Belmont Day

By JIM WELLS

Everything stopped for a few minutes about 5:15 Saturday afternoon in the grandstand at Canterbury Park. In the midst of all the usual sights and sounds at a racetrack, a palpable feeling of anticipation filled the facility from one corner to the next.

Here and there a fan, adult or child, had his or her fingers crossed as the call to post at Belmont Park was made.

Would Big Brown end a 30-year wait?

“Big Brown. Big Brown,” said Jake Mauer, who’s been selling tip sheets at the track since 1985. “Will there be a winner of the Triple Crown? No doubt.”

Others were merely hopeful, for the sake of racing.

“We need a Triple Crown winner,” said trainer Tammy Domenosky.

“The only thing is that something could happen,” said owner/breeder Art Eaton, shortly before Bella Notte notched another win for him and his wife, Gretchen, in the sixth race.

Most racing fans were confident that Big Brown would finish off the Triple Crown in convincing fashion, just as he did in the Kentucky Derby and the Preakness Stakes.
“He’ll win by 20 and overwhelm the group,” said horse owner Bob Lindgren of Prior Lake. “He’ll finish first and the field will finish second.”

Horse owner Cam Casby was one of those with her fingers crossed, but there was no doubt about her allegiance on Saturday. She was wearing a brown blouse, brown skirt and brown boots.

“Have you ever seen me in brown before,” she asked rhetorically. “Nope. I never wear it. But I’m keeping my fingers crossed, just hoping he makes it around the track OK.”

Her words were almost prophetic.

Big Brown inexplicably had none of the fire or big run that carried him to resounding victories in the first two legs of the Triple Crown, and the Belmont victory went to a 38-1 outsider, Da’ Tara.

“It just goes to show you, there are no certainties in horse racing,” said Canterbury track announcer Paul Allen.

Well, the feature race on the card at Canterbury, the $50,000 Brooks Fields Stakes, did produce a very likely winner in a field that was reduced from 10 to six after the race was moved from a 7 ½ -furlong event on the grass to a mile on the dirt.

Prospective Kiss, owned by Jer-Mar Stables and trained by Mac Robertson, was an easy winner in the race, drawing off from Switzerland nearing the 1/16th pole for a three-length victory. It was another 12 ½ lengths back to Heza Wild Guy.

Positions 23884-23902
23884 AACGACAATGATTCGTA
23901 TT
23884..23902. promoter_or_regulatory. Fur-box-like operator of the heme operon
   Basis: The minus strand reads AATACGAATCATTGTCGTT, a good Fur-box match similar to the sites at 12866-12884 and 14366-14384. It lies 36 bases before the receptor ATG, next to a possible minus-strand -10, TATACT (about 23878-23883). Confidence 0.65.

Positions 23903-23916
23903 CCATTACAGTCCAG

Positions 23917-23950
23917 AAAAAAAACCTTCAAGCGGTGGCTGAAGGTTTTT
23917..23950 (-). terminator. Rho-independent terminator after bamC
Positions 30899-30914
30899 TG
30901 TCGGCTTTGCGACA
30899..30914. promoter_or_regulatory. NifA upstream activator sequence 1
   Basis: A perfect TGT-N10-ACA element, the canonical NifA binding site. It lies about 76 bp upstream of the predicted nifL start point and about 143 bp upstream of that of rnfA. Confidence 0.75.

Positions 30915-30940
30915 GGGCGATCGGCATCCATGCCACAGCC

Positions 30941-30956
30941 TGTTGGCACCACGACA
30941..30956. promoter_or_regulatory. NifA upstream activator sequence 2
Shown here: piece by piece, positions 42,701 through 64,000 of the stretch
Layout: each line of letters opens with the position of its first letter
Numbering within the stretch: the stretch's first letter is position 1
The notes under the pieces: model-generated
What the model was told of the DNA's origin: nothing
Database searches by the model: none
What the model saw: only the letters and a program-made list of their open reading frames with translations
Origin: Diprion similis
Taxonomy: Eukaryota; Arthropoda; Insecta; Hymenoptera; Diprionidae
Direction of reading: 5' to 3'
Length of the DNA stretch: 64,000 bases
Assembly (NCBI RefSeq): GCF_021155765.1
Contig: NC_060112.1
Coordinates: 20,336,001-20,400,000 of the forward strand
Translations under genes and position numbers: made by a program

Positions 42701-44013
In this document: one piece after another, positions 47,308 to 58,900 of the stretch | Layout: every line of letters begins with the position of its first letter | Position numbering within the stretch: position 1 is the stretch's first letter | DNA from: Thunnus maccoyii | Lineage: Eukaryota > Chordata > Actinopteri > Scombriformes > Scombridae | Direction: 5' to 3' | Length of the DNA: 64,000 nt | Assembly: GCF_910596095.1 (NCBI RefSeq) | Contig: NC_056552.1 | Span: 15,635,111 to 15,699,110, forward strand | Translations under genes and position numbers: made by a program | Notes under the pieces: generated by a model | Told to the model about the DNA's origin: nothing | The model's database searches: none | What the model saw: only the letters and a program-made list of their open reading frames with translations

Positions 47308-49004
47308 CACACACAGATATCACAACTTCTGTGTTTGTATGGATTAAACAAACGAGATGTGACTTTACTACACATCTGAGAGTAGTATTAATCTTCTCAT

“Piece of cake,” said winning rider Derek Bell while exiting the winner’s circle.

“He ran a big race. He was dragging me around there today.”

Bell said the winning margin might have been even bigger if the winner could have kept his mind on business. “He looks around out there down the lane,” he said. “He might be able to win a graded race if he got his mind on business.”

Robertson and Jer-Mar stable owner Jerry Myers appreciated the big win, and spent some time needling one another afterward.

“You don’t see many seven-year-olds win stakes races,” Robertson said. “But at least this keeps the owner off my back for a while.”
“Well, he hasn’t gotten anything entered for me again until next Thursday,” Myers shot back. Owner and trainer agreed at that point that they would revel in the victory a while longer before turning their attention to future races.

That will hold them for awhile, but for most of the fans at Canterbury hoping to watch Big Brown make history, a single word summed up their feelings for the day.

“Depressing.”

BIG DAY FOR THE QUARTER HORSES

The Minnesota Quarter Horse Racing Association conducted its annual day at the races on Saturday, and completed the card with the $15,000 Minnesota Stallion Breeder’s Quarter Horse Derby and a maiden race.

Perennial training champ Ed Ross Hardy sent out a three-year old named Rare Inca Bug, a son of former Canterbury Derby winner and world champion One Rare Bug, for the Derby.
Somehow, this horse got away at 7-1 and paid a handsome $16.60 to win after nosing out Wheely Quick.

That brought cries of pain from everyone who overlooked the winner’s credentials. How was it possible to let an Ed Ross Hardy trainee get away at those odds?” a disgusted patron wondered.

Hardy’s horse in the race that followed, the MQHRA Classic, did not get away at such generous odds. Toast to Brendan made toast of eight rivals, winning by five lengths. He was an even-money winner under Tad Leggett, who also rode Rare Inca Bug.

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